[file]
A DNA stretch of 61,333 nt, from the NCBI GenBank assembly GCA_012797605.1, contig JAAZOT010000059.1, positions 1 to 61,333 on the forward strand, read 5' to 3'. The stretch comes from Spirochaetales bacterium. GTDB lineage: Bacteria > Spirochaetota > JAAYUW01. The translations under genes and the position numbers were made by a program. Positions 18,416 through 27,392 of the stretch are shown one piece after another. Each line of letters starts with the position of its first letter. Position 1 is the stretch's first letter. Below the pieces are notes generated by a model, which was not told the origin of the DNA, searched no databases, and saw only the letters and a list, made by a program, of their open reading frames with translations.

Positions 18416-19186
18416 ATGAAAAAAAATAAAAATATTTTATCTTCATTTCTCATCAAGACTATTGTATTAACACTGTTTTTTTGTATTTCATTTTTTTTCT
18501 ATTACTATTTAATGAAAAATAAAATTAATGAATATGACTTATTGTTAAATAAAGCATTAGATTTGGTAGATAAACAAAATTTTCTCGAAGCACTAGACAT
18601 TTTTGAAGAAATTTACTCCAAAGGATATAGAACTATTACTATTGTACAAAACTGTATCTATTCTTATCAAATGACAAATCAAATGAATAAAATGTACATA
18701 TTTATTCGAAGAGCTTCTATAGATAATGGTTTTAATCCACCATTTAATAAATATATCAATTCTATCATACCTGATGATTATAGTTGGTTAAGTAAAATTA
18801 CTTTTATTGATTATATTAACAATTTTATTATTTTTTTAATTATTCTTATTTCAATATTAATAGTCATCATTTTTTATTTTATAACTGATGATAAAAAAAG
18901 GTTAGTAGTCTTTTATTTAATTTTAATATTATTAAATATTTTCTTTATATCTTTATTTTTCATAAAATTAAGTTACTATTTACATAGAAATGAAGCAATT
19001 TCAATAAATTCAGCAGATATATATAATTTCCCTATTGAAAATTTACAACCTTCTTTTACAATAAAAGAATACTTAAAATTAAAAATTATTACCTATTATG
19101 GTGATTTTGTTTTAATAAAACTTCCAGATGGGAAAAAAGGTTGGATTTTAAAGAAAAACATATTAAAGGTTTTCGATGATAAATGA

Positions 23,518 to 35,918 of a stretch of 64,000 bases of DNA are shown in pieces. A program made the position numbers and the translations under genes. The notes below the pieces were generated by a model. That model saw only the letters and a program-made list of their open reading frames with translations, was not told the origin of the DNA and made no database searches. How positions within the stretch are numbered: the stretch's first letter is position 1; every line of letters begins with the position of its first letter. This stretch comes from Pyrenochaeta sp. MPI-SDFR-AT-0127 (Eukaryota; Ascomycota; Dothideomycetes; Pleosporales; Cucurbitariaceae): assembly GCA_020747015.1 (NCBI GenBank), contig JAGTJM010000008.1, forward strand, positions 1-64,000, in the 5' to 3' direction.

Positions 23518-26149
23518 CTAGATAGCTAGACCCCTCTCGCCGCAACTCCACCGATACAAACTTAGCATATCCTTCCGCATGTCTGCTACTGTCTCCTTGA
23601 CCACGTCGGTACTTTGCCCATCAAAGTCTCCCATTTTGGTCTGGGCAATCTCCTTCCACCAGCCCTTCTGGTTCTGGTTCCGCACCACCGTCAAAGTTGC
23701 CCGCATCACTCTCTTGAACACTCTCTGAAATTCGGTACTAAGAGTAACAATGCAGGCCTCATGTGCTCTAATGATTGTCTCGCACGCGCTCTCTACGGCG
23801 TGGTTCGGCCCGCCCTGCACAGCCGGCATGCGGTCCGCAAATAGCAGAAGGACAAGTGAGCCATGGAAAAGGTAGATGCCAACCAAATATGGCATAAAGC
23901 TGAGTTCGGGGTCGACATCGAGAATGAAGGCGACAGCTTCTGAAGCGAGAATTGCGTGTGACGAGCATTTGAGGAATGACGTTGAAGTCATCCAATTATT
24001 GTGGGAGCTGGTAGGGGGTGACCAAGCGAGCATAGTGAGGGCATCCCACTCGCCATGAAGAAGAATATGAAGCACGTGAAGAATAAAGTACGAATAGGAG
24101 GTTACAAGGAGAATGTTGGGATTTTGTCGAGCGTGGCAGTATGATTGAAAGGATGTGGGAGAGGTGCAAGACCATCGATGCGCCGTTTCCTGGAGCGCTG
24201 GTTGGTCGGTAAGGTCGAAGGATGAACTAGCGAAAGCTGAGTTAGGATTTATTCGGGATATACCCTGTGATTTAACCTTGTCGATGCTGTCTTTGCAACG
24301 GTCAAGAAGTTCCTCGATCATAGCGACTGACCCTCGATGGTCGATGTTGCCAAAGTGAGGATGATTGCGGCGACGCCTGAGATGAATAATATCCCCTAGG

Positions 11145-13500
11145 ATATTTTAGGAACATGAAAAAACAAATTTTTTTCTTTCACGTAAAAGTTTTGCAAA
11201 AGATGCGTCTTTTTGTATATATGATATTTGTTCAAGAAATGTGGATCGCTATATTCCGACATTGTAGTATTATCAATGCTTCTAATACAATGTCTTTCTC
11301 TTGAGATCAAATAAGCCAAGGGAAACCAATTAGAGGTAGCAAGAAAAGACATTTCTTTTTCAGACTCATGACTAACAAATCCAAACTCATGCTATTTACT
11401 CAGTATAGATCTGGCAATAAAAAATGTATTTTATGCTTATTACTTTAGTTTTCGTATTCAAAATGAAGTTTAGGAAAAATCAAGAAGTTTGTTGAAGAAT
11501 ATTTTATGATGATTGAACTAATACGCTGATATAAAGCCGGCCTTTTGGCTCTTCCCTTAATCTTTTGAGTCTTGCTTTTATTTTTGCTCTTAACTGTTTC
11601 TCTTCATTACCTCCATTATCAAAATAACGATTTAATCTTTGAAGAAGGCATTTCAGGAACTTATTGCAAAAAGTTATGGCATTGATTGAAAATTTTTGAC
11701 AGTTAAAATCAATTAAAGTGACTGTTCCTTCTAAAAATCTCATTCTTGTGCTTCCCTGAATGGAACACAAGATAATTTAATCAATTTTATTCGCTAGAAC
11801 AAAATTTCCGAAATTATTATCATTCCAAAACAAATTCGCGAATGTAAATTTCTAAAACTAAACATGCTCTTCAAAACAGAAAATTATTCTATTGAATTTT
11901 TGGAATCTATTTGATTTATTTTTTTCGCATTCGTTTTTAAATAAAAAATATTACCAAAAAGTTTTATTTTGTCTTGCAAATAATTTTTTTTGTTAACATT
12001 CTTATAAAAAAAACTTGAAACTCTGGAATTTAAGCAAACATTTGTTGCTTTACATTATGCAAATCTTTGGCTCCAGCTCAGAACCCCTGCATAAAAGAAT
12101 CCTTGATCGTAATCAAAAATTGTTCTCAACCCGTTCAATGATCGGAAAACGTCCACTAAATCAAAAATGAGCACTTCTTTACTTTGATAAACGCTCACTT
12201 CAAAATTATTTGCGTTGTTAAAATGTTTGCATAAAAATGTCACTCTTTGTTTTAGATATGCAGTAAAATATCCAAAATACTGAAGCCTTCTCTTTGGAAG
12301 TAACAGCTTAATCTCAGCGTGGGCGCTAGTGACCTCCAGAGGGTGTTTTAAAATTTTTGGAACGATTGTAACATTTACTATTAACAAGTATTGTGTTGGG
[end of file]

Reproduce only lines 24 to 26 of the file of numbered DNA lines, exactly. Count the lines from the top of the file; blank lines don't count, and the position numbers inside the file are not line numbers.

11201 AGATGCGTCTTTTTGTATATATGATATTTGTTCAAGAAATGTGGATCGCTATATTCCGACATTGTAGTATTATCAATGCTTCTAATACAATGTCTTTCTC
11301 TTGAGATCAAATAAGCCAAGGGAAACCAATTAGAGGTAGCAAGAAAAGACATTTCTTTTTCAGACTCATGACTAACAAATCCAAACTCATGCTATTTACT
11401 CAGTATAGATCTGGCAATAAAAAATGTATTTTATGCTTATTACTTTAGTTTTCGTATTCAAAATGAAGTTTAGGAAAAATCAAGAAGTTTGTTGAAGAAT